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Is Your Intellectual Property Protected?

Susan Dunn -- Whatever your creative media, you should always take steps to understand and protect what is rightfully yours.

The Noodle-Head

The other day I had quite a shock. A student who was taking one of my Internet courses e-mailed me to tell me that it was so beneficial "I emailed copies to all my friends and family." Thereby circumventing my $29.99 per course, and violating my copyright.

Yikes!

The Knave

I also market coaches. I design Web sites, including search engine optimization. In doing some work for a client, I discovered suddenly someone had overtaken them on the search engine. When I checked, it turned out they had completely copied the source codes I'd done, keywords and all. Not one word was changed.

Double yikes!

The Nerve

Another client was checking out the competition on the Web one day -- he cuts plastics -- and found someone had copied his entire entry page, just changing the logo and company name where needed. Same photos, same placement, same ad copy, same menu buttons ...

Busted!

Time to check with your attorney about your intellectual property rights?

Check with your attorney, because it's confusing. Even being a certified paralegal, I find intellectual property law daunting.

According to the Cornell Law School Web site, www.law.cornell.edu, "under current law, works are covered whether or not a copyright is attached and whether or not the work is registered." (This means registered with the US Copyright Office.)

HOWEVER, the American Intellectual Property Lawyers Association [AIPLA] says the "registration mark is not required for existence of copyright; however, it is a prerequisite to a lawsuit for copyright infringement and to certain legal remedies." [Source: AIPLA, www.aipla.org.] They recommend you have a specialist draft the document.

Does that mean you should get one? Is a © of any use if it doesn't allow you "remedies"? I refer clients to an attorney. To get an official copyright, you can apply directly to the US Copyright office at www.copyright.gov/register.

Here is another resource, www.lawgirl.com, that explains the process.

Here are a few of the things they list as being copyright-able:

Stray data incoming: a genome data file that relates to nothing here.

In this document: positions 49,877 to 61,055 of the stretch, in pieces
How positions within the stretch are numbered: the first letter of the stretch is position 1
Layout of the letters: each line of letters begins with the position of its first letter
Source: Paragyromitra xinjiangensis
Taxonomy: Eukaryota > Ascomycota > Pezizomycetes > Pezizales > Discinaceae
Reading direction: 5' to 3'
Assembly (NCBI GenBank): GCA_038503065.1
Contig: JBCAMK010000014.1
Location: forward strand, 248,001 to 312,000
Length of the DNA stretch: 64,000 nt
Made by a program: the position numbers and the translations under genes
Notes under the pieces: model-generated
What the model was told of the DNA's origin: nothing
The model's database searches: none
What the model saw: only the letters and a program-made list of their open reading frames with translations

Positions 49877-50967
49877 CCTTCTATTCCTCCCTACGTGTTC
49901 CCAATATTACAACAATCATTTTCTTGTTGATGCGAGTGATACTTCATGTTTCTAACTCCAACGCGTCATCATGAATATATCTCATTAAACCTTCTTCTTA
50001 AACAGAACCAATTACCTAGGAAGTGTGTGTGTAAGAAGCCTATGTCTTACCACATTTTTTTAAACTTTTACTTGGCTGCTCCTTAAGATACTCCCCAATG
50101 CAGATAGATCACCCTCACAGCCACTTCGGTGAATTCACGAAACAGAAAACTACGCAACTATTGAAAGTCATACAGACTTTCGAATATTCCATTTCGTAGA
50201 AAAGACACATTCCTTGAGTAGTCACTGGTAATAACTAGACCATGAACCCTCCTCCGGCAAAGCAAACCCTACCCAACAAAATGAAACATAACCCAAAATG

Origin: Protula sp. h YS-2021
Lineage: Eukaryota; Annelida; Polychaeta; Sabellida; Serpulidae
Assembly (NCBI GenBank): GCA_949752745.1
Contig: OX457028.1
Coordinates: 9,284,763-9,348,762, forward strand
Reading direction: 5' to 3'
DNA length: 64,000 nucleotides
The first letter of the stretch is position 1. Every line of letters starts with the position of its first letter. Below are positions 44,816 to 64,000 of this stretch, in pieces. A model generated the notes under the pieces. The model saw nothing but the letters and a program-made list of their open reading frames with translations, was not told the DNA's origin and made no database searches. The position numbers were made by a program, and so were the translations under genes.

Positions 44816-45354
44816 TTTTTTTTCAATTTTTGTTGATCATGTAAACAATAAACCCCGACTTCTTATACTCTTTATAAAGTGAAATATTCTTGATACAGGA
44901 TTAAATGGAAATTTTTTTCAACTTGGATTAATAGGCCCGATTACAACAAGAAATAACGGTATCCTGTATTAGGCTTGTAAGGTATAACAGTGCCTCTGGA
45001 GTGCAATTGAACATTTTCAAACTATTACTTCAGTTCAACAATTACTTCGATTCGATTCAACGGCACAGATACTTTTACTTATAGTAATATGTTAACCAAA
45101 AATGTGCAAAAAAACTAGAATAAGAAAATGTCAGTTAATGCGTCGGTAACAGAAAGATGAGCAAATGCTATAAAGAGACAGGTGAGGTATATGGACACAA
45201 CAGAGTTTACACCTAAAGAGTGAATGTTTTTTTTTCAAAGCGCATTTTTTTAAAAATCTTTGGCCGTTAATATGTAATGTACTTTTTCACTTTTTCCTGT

Literary Works

-- Fiction and nonfiction
-- Manuscripts
-- Compilation of data
-- Automated databases
-- Dissertations, theses, reports, speeches
-- Bound of looseleaf volumes
-- Published or unpublished
-- Pamphlets, brochures
-- Online works

Apparently also included are Web site HTML code, source codes and Web site screen displays.

Registration becomes effective on the day they receive your application, and the official Certificate of Registration will come 4-5 months later (hold your tongue!)

There are also commercial sites you can register through. Here are two -- www.joukkoliikennekeskustelu.net, and www.godaddy.com.

Do you know the difference between a copyright and a trademark? You'll find a good review here from the AILPA.

Also on their Web site you'll find some educational materials, such as "How to Protect and Benefit from Your Ideas".

Apparently you will also receive something to place on your Web site more imposing than a ©.

Check with your attorney for legal advice, please.

Susan Dunn, MA, Clinical Psychology, is a certified Emotional Intelligence Coach, The EQ Coach(tm). She trains and certifies EQ Coaches, therapists and managers in EQ areas of relationships, career, resilience, transitions, personal and professional development. Susan is the author of numerous ebooks, including How to Live Your Life with Emotional Intelligence, Depression, and How to Develop Your Child's EQ.; she is widely published on the Internet, a syndicated columnist for WebProNews and Family-Content, and a regular speaker for cruise lines. (See "How to Get to Present on a Cruise" at her site) She offers home study programs through her distance learning school. For marketing services and more information, visit her site at: http://www.susandunn.cc.

© 2004 Susan Dunn

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